Newsom’s budget targets reopening, reviving public schools and universities
In a turnaround from recent dire predictions, Gov. Gavin Newsom’s proposed budget boosts next year’s funding for K-12 school districts and includes emergency grants to reopen campuses as soon as possible — part of a sweeping effort to address learning loss and social stresses in children.
Higher education also benefited from increased support, and the governor rejected any increase in tuition.
The total dollars — about $90 billion for kindergarten through community college — is almost certain to leave education officials wanting more, but also provides much of what they’d asked for. Newsom’s proposal comes in addition to $6.7 billion in recently approved federal education funding for California.
“We are proposing to the Legislature a record investment in our public schools,” said Newsom, “to deal with the disproportionate impacts of this pandemic on ... our low-income communities.”
For most of the state’s students, campuses have been essentially closed since March, with instruction moving online. Students from low-income families, especially Black and Latino students, have been slower to receive the computers and broadband they need to keep up with schoolwork. Many also have difficult learning environments at home — including higher rates of COVID-19, increased economic instability and added family responsibilities that include supervising younger siblings and jobs.
“Distance learning has not met everybody’s needs equally,” Newsom said. “And that’s exactly what this is intended to do.”
The budget generally received measured praise.
“The governor’s budget is a big step toward meeting the needs of diverse school districts throughout the state,” said Troy Flint, a spokesman for the California School Boards Assn. “But it’s not comprehensive and does not provide the level of transformative money needed to mitigate the effects of learning loss long-term.”
“This is going to be a generational effort,” he added.
Newsom has earmarked $4.6 billion to address learning loss, which school districts are expected to use for such purposes as an extended academic year and summer school. He allocated $400 million for school-based mental health services. And the governor wants $2 billion for reopening grants that would be available to every school district and campus-based charter school. Grant applications can be turned in as soon as the beginning of next month.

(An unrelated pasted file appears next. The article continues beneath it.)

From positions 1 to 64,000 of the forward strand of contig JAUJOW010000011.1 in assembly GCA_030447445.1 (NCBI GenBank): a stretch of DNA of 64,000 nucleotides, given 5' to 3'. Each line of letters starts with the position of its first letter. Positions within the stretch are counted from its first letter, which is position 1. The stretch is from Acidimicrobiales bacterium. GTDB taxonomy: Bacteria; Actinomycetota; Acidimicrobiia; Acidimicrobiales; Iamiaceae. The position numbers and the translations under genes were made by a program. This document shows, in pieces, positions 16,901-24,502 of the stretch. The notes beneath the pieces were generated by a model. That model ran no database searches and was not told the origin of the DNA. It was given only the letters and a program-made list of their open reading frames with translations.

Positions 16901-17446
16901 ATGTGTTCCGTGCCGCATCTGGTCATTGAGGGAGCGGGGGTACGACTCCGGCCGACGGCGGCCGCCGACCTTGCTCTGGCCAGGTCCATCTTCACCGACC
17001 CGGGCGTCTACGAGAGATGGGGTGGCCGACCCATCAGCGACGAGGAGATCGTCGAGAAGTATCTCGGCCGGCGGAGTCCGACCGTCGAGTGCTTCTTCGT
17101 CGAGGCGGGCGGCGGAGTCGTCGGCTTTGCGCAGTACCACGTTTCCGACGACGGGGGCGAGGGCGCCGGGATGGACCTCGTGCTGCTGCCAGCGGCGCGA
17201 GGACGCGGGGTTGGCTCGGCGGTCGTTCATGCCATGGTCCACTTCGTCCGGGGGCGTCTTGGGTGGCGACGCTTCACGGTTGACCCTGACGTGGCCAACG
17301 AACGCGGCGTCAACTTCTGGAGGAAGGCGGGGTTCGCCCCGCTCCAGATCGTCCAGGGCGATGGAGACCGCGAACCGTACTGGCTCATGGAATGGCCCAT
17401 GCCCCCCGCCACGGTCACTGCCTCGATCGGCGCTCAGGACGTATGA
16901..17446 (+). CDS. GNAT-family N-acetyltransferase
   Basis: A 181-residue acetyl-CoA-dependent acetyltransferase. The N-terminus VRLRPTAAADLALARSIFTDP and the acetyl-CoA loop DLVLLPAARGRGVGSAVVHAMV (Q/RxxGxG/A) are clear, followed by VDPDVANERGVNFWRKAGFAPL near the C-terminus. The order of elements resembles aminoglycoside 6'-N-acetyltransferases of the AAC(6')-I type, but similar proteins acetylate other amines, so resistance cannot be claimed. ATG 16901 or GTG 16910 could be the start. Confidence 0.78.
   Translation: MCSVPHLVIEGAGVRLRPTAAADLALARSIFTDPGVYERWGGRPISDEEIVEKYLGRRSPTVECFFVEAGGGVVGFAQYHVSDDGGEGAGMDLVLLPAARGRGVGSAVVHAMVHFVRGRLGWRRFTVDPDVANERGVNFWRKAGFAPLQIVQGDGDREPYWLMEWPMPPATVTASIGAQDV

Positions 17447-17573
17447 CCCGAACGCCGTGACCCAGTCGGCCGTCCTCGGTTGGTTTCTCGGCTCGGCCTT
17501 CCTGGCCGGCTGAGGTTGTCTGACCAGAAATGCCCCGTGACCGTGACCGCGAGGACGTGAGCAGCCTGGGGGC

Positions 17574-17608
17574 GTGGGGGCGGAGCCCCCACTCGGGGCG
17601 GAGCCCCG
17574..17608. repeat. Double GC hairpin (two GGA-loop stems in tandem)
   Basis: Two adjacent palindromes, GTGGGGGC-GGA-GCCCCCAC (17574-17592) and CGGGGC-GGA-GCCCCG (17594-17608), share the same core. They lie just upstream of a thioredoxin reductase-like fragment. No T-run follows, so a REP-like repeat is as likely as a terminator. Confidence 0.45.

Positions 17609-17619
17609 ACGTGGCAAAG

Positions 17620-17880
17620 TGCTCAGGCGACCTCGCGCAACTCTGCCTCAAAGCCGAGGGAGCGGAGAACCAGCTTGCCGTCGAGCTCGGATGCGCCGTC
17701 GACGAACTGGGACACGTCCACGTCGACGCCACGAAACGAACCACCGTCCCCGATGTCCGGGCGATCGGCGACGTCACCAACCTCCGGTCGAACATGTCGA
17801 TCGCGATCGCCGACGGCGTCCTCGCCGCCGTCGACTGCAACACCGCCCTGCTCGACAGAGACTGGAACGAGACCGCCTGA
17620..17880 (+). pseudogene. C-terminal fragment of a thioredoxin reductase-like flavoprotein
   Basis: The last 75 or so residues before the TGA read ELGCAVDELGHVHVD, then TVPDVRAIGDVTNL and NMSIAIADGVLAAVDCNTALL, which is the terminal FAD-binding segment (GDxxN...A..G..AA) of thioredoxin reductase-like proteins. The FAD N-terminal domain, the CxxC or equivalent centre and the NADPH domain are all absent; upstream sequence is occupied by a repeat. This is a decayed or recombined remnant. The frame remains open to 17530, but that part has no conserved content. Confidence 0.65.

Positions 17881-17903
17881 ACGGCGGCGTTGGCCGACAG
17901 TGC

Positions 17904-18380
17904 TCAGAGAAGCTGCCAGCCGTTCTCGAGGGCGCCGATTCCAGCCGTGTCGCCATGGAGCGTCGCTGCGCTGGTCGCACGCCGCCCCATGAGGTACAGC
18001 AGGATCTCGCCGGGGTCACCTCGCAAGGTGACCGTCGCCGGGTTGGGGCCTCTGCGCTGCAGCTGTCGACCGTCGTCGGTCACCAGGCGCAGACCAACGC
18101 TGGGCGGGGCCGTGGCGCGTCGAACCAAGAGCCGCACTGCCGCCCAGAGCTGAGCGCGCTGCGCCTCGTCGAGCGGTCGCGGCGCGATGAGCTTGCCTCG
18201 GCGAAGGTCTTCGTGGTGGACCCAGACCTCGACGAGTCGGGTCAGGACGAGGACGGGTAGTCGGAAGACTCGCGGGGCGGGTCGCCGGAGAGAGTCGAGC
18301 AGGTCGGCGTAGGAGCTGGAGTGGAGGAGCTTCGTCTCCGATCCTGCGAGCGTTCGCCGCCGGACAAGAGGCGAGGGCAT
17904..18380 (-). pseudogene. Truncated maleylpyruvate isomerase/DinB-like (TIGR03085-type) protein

By early February — health conditions permitting — the governor hopes to see campuses open for students in kindergarten through Grade 2, with older elementary grades soon to follow and secondary students coming after.
The money available for reopening would range from $337.50 to $800 per student, with larger amounts going to districts that apply more quickly and to districts with high numbers of low-income families or other targeted groups of students with special needs.
One concern, raised in a letter to Newsom by superintendents from seven large urban school districts, is whether the grants would be distributed equitably. Many districts might be unable to open under the governor’s timetable because of local health conditions.
In his remarks and in documents released with the budget, Newsom sought to ease those concerns. The proposal would reserve funding for all districts that can submit a plan for future reopening “once rates drop and in compliance with state and local health requirements,” according to a state outline.
If a school system takes the money, it would have to provide, as soon as health conditions allow, “optional in-person instruction” to students with disabilities, youths in foster care, children who are part of homeless households, students without adequate internet access and all students in transitional kindergarten through sixth grade — at the least.
At the college level, Newsom proposed a 3% increase in base funding for the University of California and Cal State, which would help the two public university systems recover somewhat from staggering financial losses and added expenses triggered by the COVID-19 pandemic.
Newsom said added funding came with the “expectation” of no increase in tuition or fees — which is something that senior leaders at undergraduate campuses have been considering, calling such hikes difficult to avoid.
While education officials praised Newsom for prioritizing education, he was able to do so because of higher tax revenues than recently projected. In contrast, early in the pandemic-induced recession, the budget outlook appeared to be catastrophic, likely to force districts to slash programs and carry out sweeping layoffs.
The process of decoding the complex budget proposal has now begun, and already there are concerns. One issue raised by school district officials is whether the governor used money for his COVID-response package that would have gone to education anyway. Those worries were echoed Friday by union leaders.
“The budget rightly sets aside money for COVID-19 testing and vaccination, but that funding should come from public health funds” and not from dollars needed “for the regular operation of classrooms,” said Cecily Myart-Cruz, president of United Teachers Los Angeles.
Separately, some district leaders don’t like that the grants seem to require a sign-off from unions representing teachers as well as those representing most non-teaching employees. Not surprisingly, union leaders favor such a provision.
The governor treaded carefully on the issue Friday, saying that moving forward for the benefit of students would require participation from all parties, but that he would oppose those who refused to collaborate on reopening campuses.
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